There are over 370,000 beneficiaries of the Ontario Works general social assistance program, approximately half of them sole-support parents and their children. There are approximately 330,000 ODSP beneficiaries: this program assists persons with disabilities and their families.
The Ministry of Community and Social Services estimates that over three million cheques are issued each year to Ontario Works and ODSP recipients. There are no firm estimates on how many of these cheques may be cashed for a fee, but the number may be substantial. A survey conducted in March 2008 by the Thunder Bay Social Service Administration Board of Ontario Works clients who received their benefits by cheque revealed that approximately 40 per cent of these individuals cashed their cheque for a fee at an AFS business, or a pawnshop or convenience store.
Social assistance rates are low, falling far below Canada’s Low Income Cutoffs. For example, a single person receiving assistance through Ontario Works receives a maximum of $560 per month, or $6720 per year, while a sole-support parent with one child receives a maximum of $1,180 per month (including the Ontario Child Benefit), or $14,160 per year. Given these low rates, an individual paying $20 to $40 per month to cash his or her social assistance benefit cheque could experience a significant impact on the ability to afford basic necessities such as food or clothing.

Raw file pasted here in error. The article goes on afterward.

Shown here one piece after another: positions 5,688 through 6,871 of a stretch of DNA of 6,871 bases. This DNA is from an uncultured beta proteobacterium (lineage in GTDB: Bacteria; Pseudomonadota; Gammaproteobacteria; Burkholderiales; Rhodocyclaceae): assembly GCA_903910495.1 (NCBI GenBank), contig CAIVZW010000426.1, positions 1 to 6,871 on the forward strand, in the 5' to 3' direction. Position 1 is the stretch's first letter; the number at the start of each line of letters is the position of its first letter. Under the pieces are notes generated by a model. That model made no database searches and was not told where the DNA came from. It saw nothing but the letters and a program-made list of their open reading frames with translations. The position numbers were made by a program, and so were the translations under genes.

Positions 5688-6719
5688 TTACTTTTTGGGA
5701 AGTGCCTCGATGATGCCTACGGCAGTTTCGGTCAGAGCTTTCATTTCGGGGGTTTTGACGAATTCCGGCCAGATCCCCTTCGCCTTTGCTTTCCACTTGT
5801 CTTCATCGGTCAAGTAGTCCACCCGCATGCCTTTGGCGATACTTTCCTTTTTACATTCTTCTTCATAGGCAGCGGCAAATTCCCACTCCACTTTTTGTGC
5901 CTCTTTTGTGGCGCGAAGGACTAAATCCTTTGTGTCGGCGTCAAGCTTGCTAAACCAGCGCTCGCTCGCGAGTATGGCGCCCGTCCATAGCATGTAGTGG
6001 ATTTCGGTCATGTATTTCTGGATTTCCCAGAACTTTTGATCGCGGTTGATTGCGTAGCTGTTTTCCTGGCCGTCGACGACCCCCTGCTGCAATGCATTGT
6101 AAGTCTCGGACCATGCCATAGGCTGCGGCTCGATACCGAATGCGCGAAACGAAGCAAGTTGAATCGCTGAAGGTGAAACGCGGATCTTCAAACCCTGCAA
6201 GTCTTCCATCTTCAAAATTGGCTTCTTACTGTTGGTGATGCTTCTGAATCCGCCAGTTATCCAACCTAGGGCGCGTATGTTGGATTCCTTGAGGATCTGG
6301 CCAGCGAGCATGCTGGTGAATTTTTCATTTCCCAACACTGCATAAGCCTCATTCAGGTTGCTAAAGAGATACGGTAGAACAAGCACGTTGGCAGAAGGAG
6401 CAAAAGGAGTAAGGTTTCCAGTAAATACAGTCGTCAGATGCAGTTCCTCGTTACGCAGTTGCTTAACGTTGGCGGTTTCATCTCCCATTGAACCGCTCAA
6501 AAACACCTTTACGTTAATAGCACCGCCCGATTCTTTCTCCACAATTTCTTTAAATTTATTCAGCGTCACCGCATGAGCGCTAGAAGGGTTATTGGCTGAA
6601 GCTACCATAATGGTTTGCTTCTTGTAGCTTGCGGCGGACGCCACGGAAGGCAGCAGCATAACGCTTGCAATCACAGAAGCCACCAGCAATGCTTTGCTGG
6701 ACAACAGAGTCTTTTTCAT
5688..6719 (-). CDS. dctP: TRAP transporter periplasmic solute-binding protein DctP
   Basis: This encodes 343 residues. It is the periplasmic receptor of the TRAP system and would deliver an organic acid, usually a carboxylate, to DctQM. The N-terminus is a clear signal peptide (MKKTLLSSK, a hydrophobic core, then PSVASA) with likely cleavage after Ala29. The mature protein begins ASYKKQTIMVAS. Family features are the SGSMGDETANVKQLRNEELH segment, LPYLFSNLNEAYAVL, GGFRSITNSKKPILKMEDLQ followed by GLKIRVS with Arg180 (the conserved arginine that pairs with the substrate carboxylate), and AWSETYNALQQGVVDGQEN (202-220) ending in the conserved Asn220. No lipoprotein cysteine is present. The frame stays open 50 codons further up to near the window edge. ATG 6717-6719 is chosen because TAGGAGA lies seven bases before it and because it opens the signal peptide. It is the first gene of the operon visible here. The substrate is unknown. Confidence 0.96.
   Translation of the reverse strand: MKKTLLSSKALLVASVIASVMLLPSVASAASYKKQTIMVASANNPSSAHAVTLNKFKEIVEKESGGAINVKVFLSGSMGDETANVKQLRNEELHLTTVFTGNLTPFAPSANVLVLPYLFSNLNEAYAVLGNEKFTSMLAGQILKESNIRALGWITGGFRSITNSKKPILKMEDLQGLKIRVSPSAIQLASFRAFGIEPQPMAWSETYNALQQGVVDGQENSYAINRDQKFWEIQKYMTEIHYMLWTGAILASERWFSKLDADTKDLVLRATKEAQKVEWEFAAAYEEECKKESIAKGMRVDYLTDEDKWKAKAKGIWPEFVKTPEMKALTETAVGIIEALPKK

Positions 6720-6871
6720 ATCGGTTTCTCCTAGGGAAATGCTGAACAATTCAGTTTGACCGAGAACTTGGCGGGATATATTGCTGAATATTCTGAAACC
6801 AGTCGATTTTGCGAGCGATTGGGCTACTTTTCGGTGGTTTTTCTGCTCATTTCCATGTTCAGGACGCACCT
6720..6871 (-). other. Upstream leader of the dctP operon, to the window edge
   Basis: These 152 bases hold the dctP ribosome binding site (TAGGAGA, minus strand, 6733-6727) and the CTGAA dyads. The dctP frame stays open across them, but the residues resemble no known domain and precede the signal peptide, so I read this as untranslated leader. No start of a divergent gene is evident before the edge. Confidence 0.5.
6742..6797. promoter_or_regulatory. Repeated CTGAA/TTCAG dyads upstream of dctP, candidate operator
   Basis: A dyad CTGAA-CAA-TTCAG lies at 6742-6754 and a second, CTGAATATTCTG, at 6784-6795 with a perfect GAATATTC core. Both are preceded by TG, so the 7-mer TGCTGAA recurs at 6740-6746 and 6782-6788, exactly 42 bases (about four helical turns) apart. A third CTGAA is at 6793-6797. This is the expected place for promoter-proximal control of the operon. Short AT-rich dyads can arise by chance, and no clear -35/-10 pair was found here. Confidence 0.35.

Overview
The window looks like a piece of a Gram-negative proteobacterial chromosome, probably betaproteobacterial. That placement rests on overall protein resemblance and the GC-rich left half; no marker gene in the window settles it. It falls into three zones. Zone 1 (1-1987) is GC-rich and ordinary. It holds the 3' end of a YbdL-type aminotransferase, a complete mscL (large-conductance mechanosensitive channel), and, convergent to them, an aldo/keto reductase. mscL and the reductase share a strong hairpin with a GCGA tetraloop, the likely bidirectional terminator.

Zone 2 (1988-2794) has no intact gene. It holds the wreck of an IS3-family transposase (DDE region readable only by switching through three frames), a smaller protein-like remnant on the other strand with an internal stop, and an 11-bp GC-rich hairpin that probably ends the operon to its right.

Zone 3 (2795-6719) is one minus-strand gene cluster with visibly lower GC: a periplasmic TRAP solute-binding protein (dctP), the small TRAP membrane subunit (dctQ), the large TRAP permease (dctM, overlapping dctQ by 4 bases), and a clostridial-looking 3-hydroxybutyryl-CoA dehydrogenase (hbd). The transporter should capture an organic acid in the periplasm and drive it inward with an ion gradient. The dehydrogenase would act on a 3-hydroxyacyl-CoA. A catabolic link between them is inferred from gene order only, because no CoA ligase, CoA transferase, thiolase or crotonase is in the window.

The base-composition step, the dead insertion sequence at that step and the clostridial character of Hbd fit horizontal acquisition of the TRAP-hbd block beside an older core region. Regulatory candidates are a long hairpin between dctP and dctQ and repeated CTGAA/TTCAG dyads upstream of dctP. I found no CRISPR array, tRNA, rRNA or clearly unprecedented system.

C. The Mainstream Financial Services Industry
Given the relatively high costs of accessing cheque funds through AFS businesses rather than through an account with a bank or credit union, why do low-income individuals use these services?
It is estimated that between three and five per cent of Canadians do not have an account with a bank or credit union. Low-income individuals are much more likely to be unbanked than other Canadians, with some estimating that as many as 15 per cent of low-income individuals are unbanked. Those living in Northern regions are also more likely to be unbanked than those in Southern regions.
There are a number of reasons why low-income consumers may not use the services of a mainstream financial institution, and may therefore resort to AFS services: